For this reason, Paul tells Philemon to forgive as he has been forgiven. This, he says, will bring him, Paul, great benefit and refreshment.
20 Yes, brother, I want some benefit from you in the Lord. Refresh my heart in Christ.
“It is often noticed,” write James W. Thompson and Bruce Longenecker, that the Greek verb onaimen, translated here as ‘let me have this delight,’ has strong convergence with the name Onesimus, so that Paul might yet again have constructed a play on words.” Maybe that is so. Regardless, the meaning is clear: nothing brings joy to a believer quite so much as seeing the gospel begin to change the lives of those within whom it has taken root.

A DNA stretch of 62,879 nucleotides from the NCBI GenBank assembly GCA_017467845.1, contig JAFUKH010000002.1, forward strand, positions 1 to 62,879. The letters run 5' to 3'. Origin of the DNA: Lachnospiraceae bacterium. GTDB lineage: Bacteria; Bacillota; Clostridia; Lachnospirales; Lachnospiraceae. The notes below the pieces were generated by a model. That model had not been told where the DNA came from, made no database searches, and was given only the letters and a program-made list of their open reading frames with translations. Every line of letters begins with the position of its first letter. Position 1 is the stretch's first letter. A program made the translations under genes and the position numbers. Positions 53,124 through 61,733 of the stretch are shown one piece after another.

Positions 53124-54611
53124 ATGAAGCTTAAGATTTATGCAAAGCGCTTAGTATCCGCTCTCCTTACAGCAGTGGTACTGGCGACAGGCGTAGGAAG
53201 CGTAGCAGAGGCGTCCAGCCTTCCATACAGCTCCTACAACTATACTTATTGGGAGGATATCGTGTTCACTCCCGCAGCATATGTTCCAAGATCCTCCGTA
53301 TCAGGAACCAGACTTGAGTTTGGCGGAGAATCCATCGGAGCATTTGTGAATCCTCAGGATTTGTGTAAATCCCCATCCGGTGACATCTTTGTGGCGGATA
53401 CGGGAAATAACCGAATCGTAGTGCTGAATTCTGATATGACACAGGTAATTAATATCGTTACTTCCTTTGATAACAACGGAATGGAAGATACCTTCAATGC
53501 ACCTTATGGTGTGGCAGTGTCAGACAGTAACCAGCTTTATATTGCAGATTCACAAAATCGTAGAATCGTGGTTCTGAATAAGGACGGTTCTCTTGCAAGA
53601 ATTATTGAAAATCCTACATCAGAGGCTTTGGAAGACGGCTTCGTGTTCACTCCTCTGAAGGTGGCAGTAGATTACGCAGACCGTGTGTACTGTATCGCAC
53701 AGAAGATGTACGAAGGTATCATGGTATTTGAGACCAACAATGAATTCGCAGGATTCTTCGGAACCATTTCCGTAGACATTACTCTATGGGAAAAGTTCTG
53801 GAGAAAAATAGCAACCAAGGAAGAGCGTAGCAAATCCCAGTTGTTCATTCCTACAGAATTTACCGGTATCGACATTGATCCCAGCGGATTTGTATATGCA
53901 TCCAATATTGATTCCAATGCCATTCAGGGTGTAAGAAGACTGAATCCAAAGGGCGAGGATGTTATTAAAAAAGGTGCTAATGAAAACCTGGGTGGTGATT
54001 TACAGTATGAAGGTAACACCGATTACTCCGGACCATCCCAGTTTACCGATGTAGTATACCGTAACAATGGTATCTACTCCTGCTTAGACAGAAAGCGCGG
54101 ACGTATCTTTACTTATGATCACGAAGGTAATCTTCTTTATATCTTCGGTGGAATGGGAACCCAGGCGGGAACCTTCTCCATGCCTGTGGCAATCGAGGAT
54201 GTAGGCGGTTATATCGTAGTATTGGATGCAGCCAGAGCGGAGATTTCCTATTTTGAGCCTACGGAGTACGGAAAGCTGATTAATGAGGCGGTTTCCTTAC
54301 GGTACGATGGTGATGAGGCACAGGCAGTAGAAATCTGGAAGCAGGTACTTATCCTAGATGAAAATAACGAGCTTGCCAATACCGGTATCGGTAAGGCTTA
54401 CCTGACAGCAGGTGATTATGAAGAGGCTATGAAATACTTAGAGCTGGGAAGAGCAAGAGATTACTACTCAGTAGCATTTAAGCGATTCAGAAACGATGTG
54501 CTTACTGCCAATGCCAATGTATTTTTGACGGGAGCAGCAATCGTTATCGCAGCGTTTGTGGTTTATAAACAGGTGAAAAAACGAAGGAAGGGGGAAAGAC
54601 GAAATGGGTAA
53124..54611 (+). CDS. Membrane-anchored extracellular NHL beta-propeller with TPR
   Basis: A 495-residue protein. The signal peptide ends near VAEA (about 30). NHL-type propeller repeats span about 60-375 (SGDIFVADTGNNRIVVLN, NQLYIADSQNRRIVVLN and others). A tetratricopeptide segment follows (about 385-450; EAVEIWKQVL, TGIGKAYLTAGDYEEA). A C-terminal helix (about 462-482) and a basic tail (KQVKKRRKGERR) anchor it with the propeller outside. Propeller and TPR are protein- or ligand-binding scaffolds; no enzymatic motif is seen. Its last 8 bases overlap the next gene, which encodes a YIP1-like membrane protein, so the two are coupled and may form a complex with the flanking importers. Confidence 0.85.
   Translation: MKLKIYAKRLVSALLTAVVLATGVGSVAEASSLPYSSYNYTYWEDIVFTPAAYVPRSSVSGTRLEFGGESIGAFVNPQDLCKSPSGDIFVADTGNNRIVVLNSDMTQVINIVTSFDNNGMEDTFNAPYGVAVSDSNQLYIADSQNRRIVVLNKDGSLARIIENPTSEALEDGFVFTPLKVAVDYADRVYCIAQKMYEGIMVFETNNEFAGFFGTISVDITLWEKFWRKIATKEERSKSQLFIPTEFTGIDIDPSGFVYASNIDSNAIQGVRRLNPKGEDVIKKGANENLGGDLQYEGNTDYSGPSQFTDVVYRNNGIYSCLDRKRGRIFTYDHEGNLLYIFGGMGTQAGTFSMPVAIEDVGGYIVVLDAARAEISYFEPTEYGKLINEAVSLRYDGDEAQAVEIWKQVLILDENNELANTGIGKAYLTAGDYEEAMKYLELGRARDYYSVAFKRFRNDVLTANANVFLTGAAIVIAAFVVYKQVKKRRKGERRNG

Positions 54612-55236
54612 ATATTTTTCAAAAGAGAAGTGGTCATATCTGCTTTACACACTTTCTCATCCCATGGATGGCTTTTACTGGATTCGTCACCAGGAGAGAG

On the other hand, there is nothing quite so distressing as seeing a believer miss the point of grace and of his or her own salvation and refuse to offer grace to others. There is something monstrous about the non-graceful recipient of grace! D.A. Carson writes:
I recall meeting a young and articulate French West African when I was studying in Germany more than twenty years ago. We were both working diligently to improve our German, but once a week or so we had had enough, so we went out for a meal together and retreated to French, a language we both knew well. In the course of those meals we got to know each other. I learned that his wife was in London training to be a medical doctor. He himself was an engineer who needed fluency in German in order to pursue doctoral studies in engineering in Germany.
Pretty soon I discovered that once or twice a week he disappeared into the red light district of town. Obviously he went to pay his money and have his woman. Eventually I got to know him well enough that I asked him what he would do if he discovered that his wife were doing something similar in London.